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The Ferrari Boxer Is the Coolest Ferrari From 35 Years Ago

I recently had the chance to drive a 1981 Ferrari 512BB, which stands for "Berlinetta Boxer," although car enthusiasts all know that this car really only has one name: the Boxer. The Ferrari Boxer is a mid-engine, 12-cylinder supercar, and it was a crucial vehicle for Ferrari, representing the pivot from the coach-built era of the 1960s into the larger-volume world of the 1980s. See the used Ferrari models for sale near you

It is, in a word, cool.

And that’s why I chose to drive it after perusing the entire inventory of Tomini Classics, an exotic car dealership in Dubai, United Arab Emirates, with some amazing vehicles. I was in Dubai for the launch of the new Chevy Corvette ZR1, and I stopped by Tomini to review some of their truly incredible inventory — and you’ll see those reviews pop up over the next few months. Today, we begin with the Boxer.

But before I get started, a little history lesson for those of you who aren’t obsessively up on your Ferrari heritage. The Boxer came out in the 1970s, and it was the mid-engine, 12-cylinder Ferrari that preceded the Testarossa; Ferrari called it the "Boxer" because the engine is a flat V12, and the cylinders look like they’re "boxing" as they fire — though it’s worth noting the car doesn’t actually have a boxer engine, strictly speaking, like a Subaru or a Porsche. The Boxer was Ferrari’s first mid-engine V12 car, and it was their answer to the famous Lamborghini Miura, which had debuted a few years earlier. If you don’t know about the Boxer, one possible reason is that Ferrari never sold it in North America: Enzo famously didn’t want to deal with the regulatory hoops that would’ve required, so he simply skipped the U.S. market altogether. However, many have since been imported privately.

With that out of the way, I’m going to skip to the drive, and specifically one quick point: the cabin is tight. I don’t mean this in the sense that it’s a little difficult to sit in this car. I mean it was probably dangerous to have me drive, because my knee would’ve interfered with any sort of panic turn, and my thigh was practically sitting on the gear lever when it was in first. The car isn’t hard to get inside, and it isn’t difficult to fit when I’m in it, but actually driving it is a whole different story. I don’t know if I’ve ever driven another car with such poor packaging.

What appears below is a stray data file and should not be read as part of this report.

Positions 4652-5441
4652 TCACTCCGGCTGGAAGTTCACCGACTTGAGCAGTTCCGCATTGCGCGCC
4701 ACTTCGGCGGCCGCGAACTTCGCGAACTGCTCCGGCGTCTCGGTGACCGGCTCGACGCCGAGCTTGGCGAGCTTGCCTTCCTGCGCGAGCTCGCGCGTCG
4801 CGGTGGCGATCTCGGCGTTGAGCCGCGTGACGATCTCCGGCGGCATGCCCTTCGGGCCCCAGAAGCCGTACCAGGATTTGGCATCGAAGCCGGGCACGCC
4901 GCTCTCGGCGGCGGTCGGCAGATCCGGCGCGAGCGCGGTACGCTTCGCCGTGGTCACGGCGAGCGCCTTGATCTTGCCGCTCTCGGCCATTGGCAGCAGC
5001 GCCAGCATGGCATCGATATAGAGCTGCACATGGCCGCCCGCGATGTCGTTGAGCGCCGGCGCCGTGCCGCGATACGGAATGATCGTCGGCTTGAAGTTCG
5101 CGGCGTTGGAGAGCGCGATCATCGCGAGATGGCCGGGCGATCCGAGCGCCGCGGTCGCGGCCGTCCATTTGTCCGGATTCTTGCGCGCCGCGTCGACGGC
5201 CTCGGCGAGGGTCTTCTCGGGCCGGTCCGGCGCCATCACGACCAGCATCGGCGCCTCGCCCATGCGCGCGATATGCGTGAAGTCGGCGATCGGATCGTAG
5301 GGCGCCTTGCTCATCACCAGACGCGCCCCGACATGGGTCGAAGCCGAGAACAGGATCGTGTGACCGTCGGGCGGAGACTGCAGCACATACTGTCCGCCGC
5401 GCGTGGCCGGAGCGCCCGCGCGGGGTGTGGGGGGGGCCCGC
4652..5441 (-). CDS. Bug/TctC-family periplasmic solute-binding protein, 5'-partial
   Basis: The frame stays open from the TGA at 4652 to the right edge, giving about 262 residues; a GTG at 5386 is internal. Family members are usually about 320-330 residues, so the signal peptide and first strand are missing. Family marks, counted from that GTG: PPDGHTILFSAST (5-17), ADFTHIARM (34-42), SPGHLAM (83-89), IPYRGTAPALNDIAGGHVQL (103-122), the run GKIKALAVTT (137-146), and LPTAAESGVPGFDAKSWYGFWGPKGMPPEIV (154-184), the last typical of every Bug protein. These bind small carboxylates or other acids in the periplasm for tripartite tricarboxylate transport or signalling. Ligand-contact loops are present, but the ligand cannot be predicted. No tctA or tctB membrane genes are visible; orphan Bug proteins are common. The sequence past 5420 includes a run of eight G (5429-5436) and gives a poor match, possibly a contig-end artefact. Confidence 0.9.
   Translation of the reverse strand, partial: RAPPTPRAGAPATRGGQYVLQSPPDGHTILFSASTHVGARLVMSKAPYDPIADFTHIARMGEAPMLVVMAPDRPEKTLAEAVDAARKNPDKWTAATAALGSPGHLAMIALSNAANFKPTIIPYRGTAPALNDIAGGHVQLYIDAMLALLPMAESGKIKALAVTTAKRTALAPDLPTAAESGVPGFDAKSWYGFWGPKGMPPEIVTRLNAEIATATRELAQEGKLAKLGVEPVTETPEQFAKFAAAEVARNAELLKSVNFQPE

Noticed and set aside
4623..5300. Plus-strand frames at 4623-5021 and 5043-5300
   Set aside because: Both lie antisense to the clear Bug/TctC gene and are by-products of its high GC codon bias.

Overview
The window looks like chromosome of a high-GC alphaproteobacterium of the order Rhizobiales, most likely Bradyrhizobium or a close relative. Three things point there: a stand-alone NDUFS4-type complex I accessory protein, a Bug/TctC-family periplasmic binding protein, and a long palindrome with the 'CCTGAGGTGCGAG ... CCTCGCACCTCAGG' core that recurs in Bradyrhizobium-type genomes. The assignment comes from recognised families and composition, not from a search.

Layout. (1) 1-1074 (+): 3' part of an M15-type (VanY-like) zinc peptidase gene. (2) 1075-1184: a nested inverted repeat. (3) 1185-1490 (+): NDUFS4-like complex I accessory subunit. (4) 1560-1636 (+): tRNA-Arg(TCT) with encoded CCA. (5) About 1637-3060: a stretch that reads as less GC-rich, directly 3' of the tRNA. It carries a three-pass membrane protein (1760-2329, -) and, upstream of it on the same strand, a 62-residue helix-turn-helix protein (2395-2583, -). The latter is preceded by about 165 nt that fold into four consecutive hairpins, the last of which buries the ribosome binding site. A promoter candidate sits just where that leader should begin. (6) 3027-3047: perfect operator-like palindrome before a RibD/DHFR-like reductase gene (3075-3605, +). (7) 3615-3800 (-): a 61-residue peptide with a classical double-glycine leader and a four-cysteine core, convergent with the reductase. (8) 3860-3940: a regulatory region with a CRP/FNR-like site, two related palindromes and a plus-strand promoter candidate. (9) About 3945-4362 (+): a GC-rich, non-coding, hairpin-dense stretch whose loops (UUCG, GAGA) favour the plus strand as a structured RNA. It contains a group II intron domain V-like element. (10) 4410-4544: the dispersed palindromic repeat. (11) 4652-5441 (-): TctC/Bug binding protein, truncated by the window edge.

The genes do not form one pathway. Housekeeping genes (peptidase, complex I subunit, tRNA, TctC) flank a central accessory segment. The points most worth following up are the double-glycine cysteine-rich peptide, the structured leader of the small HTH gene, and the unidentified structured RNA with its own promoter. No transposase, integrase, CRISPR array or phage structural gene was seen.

But that is (mostly) forgotten when you get out on the road, and you open it up and hear that amazing 12-cylinder Ferrari noise behind you. It isn’t as glorious as, uh, some of the other Tomini reviews I have coming, but it’s truly impressive — and it gives you that thrill, that feeling you’re driving a car that isn’t necessarily monstrously fast, but is certainly monstrously cool. Modern cars sound amazing. But modern cars do not sound like this.

The Boxer, however, is a bit unsettled by corners. Modern exotic cars are so predictable and stable, and they can basically be driven by idiots, but older ones required a lot more skill — they have skinny tires, unassisted steering and massive blind spots, and the Boxer suffers from all three. Going around a long, sweeping curve at high speed, I felt it get a little squirrely and I backed off immediately. This is a car you want to drive fast only after you’ve gotten used to it.

Or, I should say, it’s a car you want to drive fast in turns only after you’ve gotten used to it. On straightaways, it’s a total joy: It’s actually fast, even by modern standards, and beyond the sheer speed you have that immense noise right behind you. At one point, while I was driving the Boxer, a man in a 911 Turbo glanced over at me and stared longingly, which sort of summed up the whole experience: his car is objectively better in every way. But he still wants my car.

Although, to be honest, he probably wouldn’t want the Boxer if he knew about the driving position — or some of its other unusual quirks. Like, for instance, the fact that there’s virtually no cargo space. Or that the glovebox shares space with the fusebox, and neither will open if the car is off. Or the fact that opening the engine cover requires two latches and two people. Or how there’s only one exterior mirror, and one giant wiper arm that rests on the windshield itself. But hey: there are two ashtrays. And two cigarette lighters.

In the end, the Boxer certainly isn’t a modern car, and it’s not trying to be one — but it’s definitely a special car, and it’s very interesting to see what passed for "cool" in 1981. For example, we know that tall drivers were not allowed to be cool. Or maybe they just had to buy a MaseratiFind a used Ferrari for sale

Doug DeMuro is an automotive journalist who has written for many online and magazine publications. He once owned a Nissan Cube and a Ferrari 360 Modena. At the same time.

MORE FROM OVERSTEER:
6 Months With the Cheapest Porsche Cayenne Turbo in the USA
Here’s Why the Mercedes-Benz CLK DTM Is Worth $400,000
Here’s How to Properly Photograph a Car

 

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